The new name

Mark 3:14-15 – 14 And he appointed twelve (whom he also named apostles) so that they might be with him and he might send them out to preach 15 and have authority to cast out demons.

Jesus not only calls the twelve to him, but he also gives them a new name, a new identity. For example, Jesus gives Simon a new name, Peter, which means rock. This is interesting. Think about it. Rock is firm and steady. Rock is a foundation. But Peter is anything but firm and steady. Peter is the man who swears to never betray Jesus the night before the crucifixion, only to deny Jesus three times in a matter of hours. Peter is very shaky. But if we look at the end of his life, Peter remains steadfast to his faith, to the point that he died being crucified upside down. Peter is as firm as a rock. Do you see what happened? When Jesus names Peter, Jesus is not wishing that Peter would be as strong as a rock. Jesus is transforming Peter to be as strong as a rock. Jesus’ naming has that power. If we are ugly and Jesus names us beautiful, Jesus can’t be wrong. He makes us beautiful. If we are weak and Jesus names us strong, he makes us strong. In other words, Jesus has the power to call into being out of nothing that which he names as he names it.

And this is what Jesus does with the twelve. Mark writes that Jesus appointed the twelve. The word appointed is weak. It is actually the word create. So, Jesus not only calls the twelve, but he also creates the twelve. He does not simply appoint them, he makes them into something else. That is why Jesus gives the twelve a new name. He names them apostles. Apostle means the send out one. This is their new identity. So, they are not only Peter, James or John. But they are the send out ones. Jesus names them the apostles so that they might be with him, and he might send them out to preach and have authority to cast out demons. Some people might say, “Yes, but we are not part of the twelve. We are not the apostles. They are specific people that Jesus has chosen for a very specific purpose.” Yes, the apostles are unique, and they have a special role in God’s redemptive purposes. But we know that the call and commission of the apostles is representative of the call of every disciple of Jesus. How do we know? Because we recite it every single week at the end of the service. Matthew 28:18-20 – 18 And Jesus came and said to them, “All authority in heaven and on earth has been given to me. 19 Go therefore and make disciples of all nations, baptizing them in the name of the Father and of the Son and of the Holy Spirit, 20 teaching them to observe all that I have commanded you. And behold, I am with you always, to the end of the age.” This is Jesus’ words to all his disciples, not just apostles. So, we know that Jesus’ call and commission to the apostles also apply to every disciple of Jesus.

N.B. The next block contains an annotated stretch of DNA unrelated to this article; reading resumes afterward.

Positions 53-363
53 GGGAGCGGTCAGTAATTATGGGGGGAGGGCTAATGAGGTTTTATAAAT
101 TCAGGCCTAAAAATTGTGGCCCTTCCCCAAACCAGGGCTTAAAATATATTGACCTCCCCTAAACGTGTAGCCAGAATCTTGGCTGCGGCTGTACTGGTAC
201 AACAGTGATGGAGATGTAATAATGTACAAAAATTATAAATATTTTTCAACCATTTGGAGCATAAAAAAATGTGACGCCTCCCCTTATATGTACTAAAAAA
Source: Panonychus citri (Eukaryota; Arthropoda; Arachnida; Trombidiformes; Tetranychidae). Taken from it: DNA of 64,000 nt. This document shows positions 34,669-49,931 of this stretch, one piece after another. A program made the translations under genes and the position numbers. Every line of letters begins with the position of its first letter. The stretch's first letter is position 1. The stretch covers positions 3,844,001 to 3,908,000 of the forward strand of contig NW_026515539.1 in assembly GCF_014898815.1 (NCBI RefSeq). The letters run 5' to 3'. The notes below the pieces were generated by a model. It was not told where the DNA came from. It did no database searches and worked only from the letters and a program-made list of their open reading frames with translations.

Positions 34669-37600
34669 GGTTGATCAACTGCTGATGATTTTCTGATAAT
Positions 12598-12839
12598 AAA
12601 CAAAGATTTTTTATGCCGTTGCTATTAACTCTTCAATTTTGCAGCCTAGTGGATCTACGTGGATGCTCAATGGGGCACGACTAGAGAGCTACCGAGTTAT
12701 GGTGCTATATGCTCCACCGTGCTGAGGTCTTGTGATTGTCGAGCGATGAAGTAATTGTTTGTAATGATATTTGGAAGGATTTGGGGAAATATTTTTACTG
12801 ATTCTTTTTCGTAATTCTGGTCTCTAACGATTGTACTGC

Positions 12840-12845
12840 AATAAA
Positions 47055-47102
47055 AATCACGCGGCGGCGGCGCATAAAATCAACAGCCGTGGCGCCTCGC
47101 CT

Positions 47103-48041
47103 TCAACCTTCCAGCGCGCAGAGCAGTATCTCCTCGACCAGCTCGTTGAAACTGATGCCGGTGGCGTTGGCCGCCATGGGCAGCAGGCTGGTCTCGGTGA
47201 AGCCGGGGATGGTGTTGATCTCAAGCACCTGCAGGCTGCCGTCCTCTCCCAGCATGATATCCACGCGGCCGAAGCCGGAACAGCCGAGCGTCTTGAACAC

So, what are we called to do as disciples of Jesus? Three things. First, we are to be planted in a community. Following Jesus is a personal choice but a community project. We can see it from this text. Jesus not only calls a single person to be an apostle, but he calls a group of people and gives them a new name. But not only that. Why does Jesus call twelve people? Why not 5 or 6 or 11? Because Jesus is not making a basketball, a volleyball, or a soccer team. But why 12? Do you know the significance of the number 12? In the book of Exodus, Moses went up into a mountain, called the twelve tribes of Israel together, and made them into a new nation, Israel. When Jesus goes up to the mountain and calls twelve people together, he is saying, “I am creating a new people. I am creating a new community of the send out ones.” Do you know what Jesus is doing? He is creating the church. And every time Jesus calls an individual to him, he places that individual in a group. There is no such thing as a lone ranger Christian. Every Christian is placed in a group of people called the church. It is through the community in the church that Jesus shapes us into who he created us to be. So, if you have yet to be planted in a community, it is very important that you decide to be in one. You desperately need a community to know who you are and become the person Jesus is calling you to be. You cannot thrive as a disciple of Jesus on your own. That’s the first one.